The ArtWorks

Sculptures by Clay Hoffman


Please click here to visit my new website
after enjoying these older works.

Next Page of Sculptures



These are a pair of Japanese Cranes. They were commissioned in 1989 for placement next to a Koi pond. I constructed them out of brass sheet and round stock. When I welded them together, I used an oxyacetylene torch. In a couple spots I used a friend's TIG (tungsten inert gas) welder. The surface has been treated with a nitrate oxide that develops the blue patina.

As an art form, totem poles are as practical today as they were when they were first created hundreds of years ago. Some of the original poles often depicted a family's emblem or an event from Indian legend. Most of the totems were considered holy and worshiped. Many regarded the totem as their mythical ancestor. The totems that I make also revolve around nature. This totem raises questions about the relationship of a bird of prey to a fish, and our role as good stewards of the Earth.

"Thunderbird" 1995 This totem is made of a recycled 6x6 post and recycled 2x4s. I have sculpted other such posts that have been used in trellises and garden gate entries.

"Kinetic Conversationalist" 1986 These two charactures were created out of an aluminum flat bar. Using aluminum makes these sculptures very flexible and bouncy. When they are activated by a gentle nudge, or slight breeze they rock back and fourth in a laughing / talking motion. Others that are not yet pictured include a greeter piece with his hand out stretched, when you shake his hand, he gyrates back and forth. Another composition has a man and a women in an embrace. Each of these two sculptures are over eight feet high. Prices on these pieces are very reasonable, but due to their large size shipping can get expensive. These kinetic sculptures are limited to home and garden installations. When they are out in the public not only do children tend to climb on them, but some passer bys are so excited by them that they repeatedly, excessively, shake them till they bend back and forth and ultimately break.

"Wings On The Wind" 1992 This is another one of my IKS ( interactive kinetic sculptures ). When you turn the handle, the Eagles moves up and down with its wings moving in a flapping motion. This sculpture was created out of various metals including: brass, stainless steel, and recycled chain links from motorcycles and forklifts. The Eagle itself was cut out of brass using a CNC (coordinate numeric controlled) plasma cutter. Usually I put the handles up high to child proof them, but this piece was created for a show that was targeted for people with disabilities so every thing had to be accessible from a wheelchair.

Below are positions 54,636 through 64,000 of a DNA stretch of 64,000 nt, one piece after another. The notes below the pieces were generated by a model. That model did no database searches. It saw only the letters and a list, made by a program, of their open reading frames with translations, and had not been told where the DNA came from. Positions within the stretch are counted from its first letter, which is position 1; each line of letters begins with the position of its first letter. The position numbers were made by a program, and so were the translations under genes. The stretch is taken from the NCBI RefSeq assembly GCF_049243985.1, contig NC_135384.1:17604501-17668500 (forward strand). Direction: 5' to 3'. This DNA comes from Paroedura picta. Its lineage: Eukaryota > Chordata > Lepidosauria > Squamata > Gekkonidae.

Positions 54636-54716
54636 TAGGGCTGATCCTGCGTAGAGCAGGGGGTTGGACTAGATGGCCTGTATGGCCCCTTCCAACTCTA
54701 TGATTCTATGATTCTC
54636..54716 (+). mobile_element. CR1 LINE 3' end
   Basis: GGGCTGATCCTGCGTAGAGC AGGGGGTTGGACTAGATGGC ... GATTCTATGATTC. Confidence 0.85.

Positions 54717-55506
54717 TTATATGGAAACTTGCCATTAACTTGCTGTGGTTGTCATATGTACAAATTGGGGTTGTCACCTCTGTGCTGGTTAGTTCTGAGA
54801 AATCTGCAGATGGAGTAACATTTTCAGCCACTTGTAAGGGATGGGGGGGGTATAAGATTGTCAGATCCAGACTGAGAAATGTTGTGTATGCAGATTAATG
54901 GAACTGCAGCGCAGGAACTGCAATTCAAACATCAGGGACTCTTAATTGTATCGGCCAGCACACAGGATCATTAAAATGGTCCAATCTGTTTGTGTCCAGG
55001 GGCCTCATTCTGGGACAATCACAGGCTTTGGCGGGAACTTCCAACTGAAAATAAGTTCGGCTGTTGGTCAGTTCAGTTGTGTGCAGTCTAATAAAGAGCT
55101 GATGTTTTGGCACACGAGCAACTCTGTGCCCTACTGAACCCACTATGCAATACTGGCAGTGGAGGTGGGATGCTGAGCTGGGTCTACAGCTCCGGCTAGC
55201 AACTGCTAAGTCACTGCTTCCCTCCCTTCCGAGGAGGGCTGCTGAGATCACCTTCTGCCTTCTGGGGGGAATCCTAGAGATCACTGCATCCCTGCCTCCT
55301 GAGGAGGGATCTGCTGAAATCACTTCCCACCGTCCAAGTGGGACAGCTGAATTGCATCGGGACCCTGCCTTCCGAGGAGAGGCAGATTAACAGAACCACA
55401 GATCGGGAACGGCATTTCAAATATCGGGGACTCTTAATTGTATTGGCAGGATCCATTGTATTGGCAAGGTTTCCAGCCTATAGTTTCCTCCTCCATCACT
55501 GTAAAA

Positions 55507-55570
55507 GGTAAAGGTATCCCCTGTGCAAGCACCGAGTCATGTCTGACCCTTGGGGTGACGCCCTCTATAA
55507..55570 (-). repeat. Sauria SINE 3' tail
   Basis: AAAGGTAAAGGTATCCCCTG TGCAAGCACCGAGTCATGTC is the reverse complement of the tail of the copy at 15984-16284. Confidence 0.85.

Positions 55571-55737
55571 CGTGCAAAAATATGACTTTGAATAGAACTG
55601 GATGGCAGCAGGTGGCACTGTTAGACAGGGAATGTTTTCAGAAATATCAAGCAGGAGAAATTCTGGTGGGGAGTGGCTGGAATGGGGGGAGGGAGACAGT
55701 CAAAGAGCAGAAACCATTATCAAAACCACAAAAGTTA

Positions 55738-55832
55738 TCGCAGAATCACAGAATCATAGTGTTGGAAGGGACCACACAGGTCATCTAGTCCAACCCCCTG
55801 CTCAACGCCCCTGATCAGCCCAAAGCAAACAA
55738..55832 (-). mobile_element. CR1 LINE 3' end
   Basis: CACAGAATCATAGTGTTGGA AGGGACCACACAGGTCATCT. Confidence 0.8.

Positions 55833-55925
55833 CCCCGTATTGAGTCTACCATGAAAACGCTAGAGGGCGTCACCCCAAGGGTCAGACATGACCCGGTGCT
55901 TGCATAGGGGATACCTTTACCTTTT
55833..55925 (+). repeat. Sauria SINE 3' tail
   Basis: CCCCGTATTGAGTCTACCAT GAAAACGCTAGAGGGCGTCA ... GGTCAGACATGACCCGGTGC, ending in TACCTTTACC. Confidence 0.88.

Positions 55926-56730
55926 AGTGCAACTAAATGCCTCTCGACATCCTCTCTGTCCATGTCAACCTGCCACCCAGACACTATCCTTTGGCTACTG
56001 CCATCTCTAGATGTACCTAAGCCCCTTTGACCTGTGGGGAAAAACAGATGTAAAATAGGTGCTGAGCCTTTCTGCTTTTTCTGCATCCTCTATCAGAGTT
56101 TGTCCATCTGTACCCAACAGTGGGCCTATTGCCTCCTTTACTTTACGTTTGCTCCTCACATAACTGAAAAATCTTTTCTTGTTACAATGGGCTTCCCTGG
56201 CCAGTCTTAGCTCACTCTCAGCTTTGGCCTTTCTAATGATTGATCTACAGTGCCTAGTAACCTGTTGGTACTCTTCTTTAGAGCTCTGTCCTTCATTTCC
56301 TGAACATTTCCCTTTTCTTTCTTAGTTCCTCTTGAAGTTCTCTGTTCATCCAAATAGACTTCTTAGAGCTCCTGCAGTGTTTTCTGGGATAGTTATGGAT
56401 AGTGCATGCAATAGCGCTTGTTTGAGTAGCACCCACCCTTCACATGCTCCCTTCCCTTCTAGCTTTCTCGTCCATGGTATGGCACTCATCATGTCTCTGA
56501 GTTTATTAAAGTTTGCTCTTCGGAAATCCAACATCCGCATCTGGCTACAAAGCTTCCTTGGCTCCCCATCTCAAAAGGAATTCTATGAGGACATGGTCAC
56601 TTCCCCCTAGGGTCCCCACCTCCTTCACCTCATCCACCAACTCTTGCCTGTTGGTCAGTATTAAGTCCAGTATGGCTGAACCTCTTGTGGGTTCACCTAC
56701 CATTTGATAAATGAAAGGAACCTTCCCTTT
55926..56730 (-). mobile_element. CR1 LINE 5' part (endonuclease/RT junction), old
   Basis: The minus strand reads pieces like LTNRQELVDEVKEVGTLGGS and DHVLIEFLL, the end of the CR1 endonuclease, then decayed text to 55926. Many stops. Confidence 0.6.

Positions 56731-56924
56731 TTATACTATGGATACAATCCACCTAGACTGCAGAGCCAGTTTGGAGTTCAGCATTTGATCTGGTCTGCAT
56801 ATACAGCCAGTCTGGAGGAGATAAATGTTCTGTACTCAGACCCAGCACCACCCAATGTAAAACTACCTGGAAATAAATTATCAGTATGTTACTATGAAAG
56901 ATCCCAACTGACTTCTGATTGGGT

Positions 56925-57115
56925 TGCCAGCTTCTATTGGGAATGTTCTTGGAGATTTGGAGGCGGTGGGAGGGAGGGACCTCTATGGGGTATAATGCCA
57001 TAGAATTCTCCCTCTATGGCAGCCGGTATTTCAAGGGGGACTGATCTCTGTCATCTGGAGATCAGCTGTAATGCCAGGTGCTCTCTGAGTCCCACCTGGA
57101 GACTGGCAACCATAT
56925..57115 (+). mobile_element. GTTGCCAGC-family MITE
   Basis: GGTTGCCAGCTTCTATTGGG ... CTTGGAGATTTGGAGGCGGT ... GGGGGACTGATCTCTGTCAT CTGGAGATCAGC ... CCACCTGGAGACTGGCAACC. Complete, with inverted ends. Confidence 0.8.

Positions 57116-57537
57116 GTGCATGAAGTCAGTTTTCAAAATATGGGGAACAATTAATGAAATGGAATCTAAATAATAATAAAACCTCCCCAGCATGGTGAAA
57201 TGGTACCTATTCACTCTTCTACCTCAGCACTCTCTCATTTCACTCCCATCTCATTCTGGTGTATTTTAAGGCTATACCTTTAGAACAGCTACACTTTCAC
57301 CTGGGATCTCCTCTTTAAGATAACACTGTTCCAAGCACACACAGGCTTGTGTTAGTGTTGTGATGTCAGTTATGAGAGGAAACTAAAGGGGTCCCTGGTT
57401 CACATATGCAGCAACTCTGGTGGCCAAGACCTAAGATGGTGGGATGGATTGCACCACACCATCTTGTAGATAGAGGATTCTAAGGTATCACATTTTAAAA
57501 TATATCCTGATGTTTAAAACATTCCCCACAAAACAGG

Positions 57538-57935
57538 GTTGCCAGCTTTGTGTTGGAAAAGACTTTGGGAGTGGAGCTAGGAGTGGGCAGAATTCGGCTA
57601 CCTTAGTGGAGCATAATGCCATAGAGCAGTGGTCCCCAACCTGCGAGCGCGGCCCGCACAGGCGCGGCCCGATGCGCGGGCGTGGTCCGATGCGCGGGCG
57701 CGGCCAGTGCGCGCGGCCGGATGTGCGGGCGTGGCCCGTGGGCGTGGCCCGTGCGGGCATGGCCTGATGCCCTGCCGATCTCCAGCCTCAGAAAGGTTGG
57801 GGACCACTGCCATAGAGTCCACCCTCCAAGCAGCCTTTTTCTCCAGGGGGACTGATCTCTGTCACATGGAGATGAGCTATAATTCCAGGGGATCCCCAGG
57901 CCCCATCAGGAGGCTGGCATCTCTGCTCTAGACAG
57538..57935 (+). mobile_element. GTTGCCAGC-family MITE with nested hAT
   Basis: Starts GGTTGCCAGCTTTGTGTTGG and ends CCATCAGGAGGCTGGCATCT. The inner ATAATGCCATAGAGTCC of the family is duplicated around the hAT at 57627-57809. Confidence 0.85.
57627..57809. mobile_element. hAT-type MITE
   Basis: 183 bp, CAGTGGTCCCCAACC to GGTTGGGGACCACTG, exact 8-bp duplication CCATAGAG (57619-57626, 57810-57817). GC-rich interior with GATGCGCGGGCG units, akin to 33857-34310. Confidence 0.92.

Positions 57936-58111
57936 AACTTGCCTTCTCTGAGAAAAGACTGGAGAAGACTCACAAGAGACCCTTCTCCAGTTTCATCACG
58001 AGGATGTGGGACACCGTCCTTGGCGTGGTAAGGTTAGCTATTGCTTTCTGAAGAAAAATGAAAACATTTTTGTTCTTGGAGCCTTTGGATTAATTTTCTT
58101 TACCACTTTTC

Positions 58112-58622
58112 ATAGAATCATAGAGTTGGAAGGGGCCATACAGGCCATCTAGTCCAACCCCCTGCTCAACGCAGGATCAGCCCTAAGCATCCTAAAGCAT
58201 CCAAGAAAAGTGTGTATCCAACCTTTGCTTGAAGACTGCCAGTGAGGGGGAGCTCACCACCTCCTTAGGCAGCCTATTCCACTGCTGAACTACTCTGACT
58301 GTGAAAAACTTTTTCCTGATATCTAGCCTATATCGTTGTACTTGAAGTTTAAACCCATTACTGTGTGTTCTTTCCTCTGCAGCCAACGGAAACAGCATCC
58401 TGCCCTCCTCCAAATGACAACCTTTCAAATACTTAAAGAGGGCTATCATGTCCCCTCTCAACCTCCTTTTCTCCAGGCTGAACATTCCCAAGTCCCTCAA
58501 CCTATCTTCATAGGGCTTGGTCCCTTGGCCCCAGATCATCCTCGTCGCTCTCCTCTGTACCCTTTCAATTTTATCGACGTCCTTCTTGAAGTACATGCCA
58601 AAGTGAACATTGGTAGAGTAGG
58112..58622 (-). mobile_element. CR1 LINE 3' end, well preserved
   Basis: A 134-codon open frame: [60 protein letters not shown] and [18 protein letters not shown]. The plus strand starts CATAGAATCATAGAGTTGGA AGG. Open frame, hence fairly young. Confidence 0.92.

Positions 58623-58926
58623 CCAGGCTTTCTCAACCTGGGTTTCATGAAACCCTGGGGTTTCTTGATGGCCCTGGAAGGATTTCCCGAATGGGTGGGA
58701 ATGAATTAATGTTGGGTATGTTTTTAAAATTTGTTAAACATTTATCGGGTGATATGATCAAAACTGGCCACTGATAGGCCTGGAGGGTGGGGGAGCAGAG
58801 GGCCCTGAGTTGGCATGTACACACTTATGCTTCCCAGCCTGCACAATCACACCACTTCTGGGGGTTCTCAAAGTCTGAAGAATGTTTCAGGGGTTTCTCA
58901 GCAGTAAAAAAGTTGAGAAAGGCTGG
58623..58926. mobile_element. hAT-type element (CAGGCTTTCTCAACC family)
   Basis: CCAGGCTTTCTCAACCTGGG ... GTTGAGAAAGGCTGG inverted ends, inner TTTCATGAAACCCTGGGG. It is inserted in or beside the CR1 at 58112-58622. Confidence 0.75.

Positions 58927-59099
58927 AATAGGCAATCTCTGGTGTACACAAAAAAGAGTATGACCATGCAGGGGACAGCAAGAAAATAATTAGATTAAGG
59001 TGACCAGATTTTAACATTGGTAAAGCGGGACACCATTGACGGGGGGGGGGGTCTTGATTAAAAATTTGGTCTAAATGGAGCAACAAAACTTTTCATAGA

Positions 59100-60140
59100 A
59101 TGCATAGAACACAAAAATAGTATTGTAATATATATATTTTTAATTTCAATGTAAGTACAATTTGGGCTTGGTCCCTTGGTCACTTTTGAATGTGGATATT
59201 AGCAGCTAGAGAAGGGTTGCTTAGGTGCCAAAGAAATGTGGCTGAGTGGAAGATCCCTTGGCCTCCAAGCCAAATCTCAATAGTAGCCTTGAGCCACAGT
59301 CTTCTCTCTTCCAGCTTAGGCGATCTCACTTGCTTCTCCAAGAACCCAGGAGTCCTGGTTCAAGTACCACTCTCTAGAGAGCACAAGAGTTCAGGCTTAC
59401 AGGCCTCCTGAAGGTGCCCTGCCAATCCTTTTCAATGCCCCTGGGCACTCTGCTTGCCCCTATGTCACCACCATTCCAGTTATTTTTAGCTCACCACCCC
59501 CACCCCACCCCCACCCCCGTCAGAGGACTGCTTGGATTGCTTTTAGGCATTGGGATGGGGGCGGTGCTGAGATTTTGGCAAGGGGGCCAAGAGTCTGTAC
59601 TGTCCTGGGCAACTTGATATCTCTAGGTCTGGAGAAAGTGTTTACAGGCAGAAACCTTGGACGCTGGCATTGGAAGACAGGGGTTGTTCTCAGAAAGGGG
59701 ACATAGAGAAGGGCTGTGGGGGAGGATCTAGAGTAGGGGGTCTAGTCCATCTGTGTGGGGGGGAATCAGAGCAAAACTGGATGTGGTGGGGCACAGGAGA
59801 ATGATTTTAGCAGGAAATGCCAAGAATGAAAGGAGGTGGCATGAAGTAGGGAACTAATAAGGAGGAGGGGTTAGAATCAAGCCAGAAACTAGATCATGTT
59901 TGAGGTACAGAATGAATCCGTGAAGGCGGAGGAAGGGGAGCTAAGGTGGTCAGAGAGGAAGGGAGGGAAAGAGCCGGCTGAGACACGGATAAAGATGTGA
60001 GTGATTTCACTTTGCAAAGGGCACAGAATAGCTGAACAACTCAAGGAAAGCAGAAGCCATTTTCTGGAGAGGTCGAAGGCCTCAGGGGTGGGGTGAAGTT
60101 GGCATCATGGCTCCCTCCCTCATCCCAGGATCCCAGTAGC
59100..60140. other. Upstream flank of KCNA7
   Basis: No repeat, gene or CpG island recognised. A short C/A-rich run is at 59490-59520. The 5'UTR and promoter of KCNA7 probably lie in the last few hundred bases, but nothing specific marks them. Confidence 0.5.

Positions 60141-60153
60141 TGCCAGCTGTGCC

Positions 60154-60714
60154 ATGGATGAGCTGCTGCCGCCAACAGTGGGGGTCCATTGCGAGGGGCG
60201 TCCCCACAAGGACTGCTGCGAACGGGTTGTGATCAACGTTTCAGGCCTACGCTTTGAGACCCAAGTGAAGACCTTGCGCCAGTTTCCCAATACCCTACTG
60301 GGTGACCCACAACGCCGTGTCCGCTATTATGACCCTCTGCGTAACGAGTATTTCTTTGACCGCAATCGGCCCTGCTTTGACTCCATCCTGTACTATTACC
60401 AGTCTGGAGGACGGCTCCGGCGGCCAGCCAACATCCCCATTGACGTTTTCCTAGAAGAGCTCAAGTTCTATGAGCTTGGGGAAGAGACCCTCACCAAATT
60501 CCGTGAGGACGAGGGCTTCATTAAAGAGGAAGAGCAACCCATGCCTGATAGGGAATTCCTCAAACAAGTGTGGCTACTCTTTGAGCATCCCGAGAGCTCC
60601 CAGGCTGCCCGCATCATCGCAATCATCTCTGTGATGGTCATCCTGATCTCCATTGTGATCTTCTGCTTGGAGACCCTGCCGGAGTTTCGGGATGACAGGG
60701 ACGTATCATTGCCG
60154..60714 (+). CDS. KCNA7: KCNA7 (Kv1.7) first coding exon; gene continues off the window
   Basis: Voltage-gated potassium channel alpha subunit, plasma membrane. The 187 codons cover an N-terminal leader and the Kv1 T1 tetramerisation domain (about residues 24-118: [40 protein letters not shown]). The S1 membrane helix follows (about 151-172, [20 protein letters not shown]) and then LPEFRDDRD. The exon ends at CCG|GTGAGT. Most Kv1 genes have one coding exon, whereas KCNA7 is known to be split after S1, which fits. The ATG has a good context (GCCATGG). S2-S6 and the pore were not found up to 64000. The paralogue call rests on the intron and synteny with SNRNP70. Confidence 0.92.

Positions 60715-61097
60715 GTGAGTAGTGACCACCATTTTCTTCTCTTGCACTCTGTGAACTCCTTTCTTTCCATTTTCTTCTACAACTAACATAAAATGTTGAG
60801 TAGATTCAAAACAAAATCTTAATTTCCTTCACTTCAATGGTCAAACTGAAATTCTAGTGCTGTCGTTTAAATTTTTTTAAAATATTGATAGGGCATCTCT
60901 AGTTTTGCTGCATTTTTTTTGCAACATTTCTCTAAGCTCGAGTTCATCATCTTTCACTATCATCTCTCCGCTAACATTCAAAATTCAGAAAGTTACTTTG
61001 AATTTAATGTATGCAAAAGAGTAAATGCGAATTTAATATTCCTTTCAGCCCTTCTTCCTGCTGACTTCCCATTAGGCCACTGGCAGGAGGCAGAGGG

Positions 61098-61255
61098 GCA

"Implied Ellipse" 1984 This name comes from the circular negative spaces that are created by the curvilinear shape. This sculpture was formed from a sheet of 1/8th inch thick bronze. I like to practice what is referred to as "direct metal sculpting". Just as the name implies you work your raw materials directly. Direct metal sculpting is not for everyone, or every project - some pieces must be cast at a foundry. I like working direct over casting because the sculpture usually gets completed faster at a lower cost.

"Lone Fir" 1993 People here in the Northwest love their trees. In this sculpture we have Oregons state tree the Doug Fir in front of another one of Oregons treasures Mount Hood. The base is made from a piece of drift wood I found near Mount Saint Helans. The tree is brass, the moon is copper and the mountain is ground steel to look like snow with rocky details accented with bronze.


Artist Statement/thought of the day

I have often been asked if I think being an artist is a product of your nurturing or your particular nature. In my opinion I feel it is a mixture of both. By nature, most of us have the manual dexterity where we can easily preform daily tasks. To train and condition our bodies, and minds to do more, as in a sport or in the arts, takes practice and discipline. I believe the lions share of creativity comes from the nurturing of an analytical art aesthetic. After extensive studying and research, you should build up a personal dialog, so when you look at an art object, you begin to evaluate it on different levels. Why do I like this piece? What does it say to me? What part of the artwork works for me and which parts do not. There are indeed formulas and compositions of balance and color that can make an artistic endeavor successful. As we go through our lives, living and learning, we discover more about ourselves, our environment, and our art. It is during this process, that the art will develop from your previous ground work.

The art work you have seen on this page is a small sampling of what I have created over the past 25 years of sculpting. I will continue to add more pictures as I have old photos scanned and new sculptures photographed. I have sculpted with just about ever material you can think of, my subject matter and sculpting techniques are also equally varied. The only constant in my art is that it is all very different. It is this never ending exploration of creating new designs that keeps the art making process interesting and challenging. Enjoy your life, enjoy your art.



Clay Hoffman Sculpture Resume

To contact the artist: Clay Hoffman



Next Page of Sculptures
Return to Curmudgeon's Conundrums Home Page
Return to Site Index Page